Inspiring and supporting women pilots…
“No borders, just horizons-only freedom” – Amelia Earhart
by Mark Baker
AOPA President & CEO
Published in Midwest Flyer – April/May 2019 issue
In the early twentieth century, Amelia Earhart defied the odds when she became the first woman to fly solo across the Atlantic Ocean. She was and still is considered a champion for women in aviation having set record after record in her short life. History books, biographies, and documentaries classify her as a great female aviator, and her legacy lives on in the countless women who prove that a “great female pilot” is simply a great pilot.
Even though we live in the twenty-first century, women working in male-dominated industries deal with belittlement every day. In 2018, a young female pilot’s tweet went viral for calling out male passengers who made jokes about her gender saying they wouldn’t have boarded had they known she was flying. But it’s clear the pilot had the last laugh after tweeting “Fact is, I can fly an £80m jet, you can’t.”
Although women make up 7 percent of pilots, they are continuing to inspire new generations of girls to write their own history and be a part of this amazing experience we call flying. As fellow pilots striving to make GA more accessible, it’s our job to welcome them. But the industry hasn’t always been so inclusive and, historically, women have had to overcome challenges and break through barriers.
That’s why it’s important for the GA community to change that perception. We should take more initiative to welcome female pilots and those who show interest in this great hobby of ours. To quote champion aerobatic aviatrix Patty Wagstaff on gender: “Do you think the airplane knows or cares?”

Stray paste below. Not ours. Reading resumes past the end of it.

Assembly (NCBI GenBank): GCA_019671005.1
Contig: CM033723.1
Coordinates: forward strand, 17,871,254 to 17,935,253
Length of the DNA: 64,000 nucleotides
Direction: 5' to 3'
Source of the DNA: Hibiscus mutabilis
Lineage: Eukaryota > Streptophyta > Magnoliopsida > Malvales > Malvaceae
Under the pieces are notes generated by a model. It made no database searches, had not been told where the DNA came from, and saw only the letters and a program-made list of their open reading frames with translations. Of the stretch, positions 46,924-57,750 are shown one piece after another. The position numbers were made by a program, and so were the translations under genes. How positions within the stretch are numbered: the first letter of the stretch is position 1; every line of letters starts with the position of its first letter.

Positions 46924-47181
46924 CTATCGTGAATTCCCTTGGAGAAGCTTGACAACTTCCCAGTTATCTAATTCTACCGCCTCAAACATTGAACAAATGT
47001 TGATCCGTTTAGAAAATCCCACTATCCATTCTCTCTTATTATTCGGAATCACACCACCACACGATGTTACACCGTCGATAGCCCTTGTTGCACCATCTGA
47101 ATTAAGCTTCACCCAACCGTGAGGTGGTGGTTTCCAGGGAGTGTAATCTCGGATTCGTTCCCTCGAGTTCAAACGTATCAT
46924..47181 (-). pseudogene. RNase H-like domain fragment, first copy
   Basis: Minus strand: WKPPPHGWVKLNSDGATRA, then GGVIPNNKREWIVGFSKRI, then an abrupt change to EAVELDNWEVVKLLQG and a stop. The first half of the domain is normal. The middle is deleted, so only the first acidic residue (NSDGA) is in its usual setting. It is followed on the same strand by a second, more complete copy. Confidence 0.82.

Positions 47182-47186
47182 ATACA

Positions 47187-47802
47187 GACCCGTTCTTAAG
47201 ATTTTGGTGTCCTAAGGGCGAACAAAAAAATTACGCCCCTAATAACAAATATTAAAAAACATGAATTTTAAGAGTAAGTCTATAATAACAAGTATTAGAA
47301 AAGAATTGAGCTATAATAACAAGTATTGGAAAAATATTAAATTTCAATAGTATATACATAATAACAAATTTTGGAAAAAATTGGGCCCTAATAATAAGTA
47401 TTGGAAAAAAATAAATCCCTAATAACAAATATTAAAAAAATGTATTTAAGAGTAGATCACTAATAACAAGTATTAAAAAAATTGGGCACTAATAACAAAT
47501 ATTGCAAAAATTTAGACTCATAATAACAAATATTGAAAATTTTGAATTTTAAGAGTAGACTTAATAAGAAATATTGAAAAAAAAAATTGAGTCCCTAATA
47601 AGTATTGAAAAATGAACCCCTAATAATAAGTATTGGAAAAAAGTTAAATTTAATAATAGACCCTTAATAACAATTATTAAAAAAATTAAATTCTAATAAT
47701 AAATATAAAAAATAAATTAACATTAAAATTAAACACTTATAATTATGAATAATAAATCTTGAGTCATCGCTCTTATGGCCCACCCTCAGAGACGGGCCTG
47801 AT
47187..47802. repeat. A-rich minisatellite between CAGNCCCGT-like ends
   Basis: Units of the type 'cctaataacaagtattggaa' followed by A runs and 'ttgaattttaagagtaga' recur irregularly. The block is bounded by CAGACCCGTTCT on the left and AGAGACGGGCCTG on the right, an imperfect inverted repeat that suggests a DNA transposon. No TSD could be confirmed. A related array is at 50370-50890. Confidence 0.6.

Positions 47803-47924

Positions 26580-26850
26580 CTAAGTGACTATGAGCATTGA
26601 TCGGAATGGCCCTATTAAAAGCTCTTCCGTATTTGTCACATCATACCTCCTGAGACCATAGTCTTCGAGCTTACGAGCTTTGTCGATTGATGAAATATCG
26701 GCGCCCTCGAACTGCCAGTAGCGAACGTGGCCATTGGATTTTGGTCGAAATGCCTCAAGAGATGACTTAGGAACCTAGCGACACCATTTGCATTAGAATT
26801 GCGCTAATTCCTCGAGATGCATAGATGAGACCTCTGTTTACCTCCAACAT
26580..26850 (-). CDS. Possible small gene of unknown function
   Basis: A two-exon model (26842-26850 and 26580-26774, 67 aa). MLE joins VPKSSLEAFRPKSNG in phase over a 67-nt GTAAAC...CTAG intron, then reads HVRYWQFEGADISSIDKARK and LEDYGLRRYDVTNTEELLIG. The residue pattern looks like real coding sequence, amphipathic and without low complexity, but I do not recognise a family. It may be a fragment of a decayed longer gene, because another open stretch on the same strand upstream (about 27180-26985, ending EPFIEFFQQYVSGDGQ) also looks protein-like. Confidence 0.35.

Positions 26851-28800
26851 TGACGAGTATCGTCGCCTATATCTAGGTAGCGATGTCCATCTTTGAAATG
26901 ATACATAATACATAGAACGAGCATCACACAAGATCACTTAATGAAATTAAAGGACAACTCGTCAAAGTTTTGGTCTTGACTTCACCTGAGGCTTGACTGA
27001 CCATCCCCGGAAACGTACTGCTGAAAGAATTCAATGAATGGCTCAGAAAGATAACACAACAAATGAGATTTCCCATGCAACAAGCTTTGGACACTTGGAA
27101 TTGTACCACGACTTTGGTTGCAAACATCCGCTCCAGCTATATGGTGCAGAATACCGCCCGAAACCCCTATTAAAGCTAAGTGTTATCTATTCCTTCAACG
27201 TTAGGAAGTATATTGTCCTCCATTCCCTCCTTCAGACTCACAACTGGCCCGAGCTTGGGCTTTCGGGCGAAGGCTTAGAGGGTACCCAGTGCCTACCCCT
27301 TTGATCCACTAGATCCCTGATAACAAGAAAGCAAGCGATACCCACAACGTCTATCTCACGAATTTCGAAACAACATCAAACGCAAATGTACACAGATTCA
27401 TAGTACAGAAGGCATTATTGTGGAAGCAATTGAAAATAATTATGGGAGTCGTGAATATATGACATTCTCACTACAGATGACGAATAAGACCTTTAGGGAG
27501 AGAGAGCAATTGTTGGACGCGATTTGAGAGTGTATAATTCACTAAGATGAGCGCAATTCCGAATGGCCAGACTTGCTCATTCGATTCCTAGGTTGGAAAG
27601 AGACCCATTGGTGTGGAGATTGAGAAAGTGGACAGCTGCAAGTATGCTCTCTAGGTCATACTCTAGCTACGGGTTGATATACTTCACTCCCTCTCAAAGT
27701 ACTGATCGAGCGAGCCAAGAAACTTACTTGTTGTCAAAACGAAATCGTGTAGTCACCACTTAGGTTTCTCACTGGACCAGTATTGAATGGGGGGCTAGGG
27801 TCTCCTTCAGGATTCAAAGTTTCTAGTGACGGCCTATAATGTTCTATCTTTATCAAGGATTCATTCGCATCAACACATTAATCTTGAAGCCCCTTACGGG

AOPA is working to inspire a new generation of youth to pursue careers in aviation with its high school aviation science, technology, engineering, and math (STEM) curriculum. Especially for young people and students who don’t come from an aviation family, the high school classes can become a starting point. The You Can Fly curriculum is designed to instill the love of flying in young people as our industry faces an ever-present pilot and workforce shortage.
So far, I am very proud of the curriculum effort. The program has exceeded our expectations with nearly 2,000 enrolled students, of which 25 percent are female and 51 percent are minorities.
But there is still more work to be done. As a community of pilots, we should strive toward a future where a woman’s voice on the radio, presence in the cockpit, or gold epaulets on her shirt, isn’t shockingly out of the ordinary.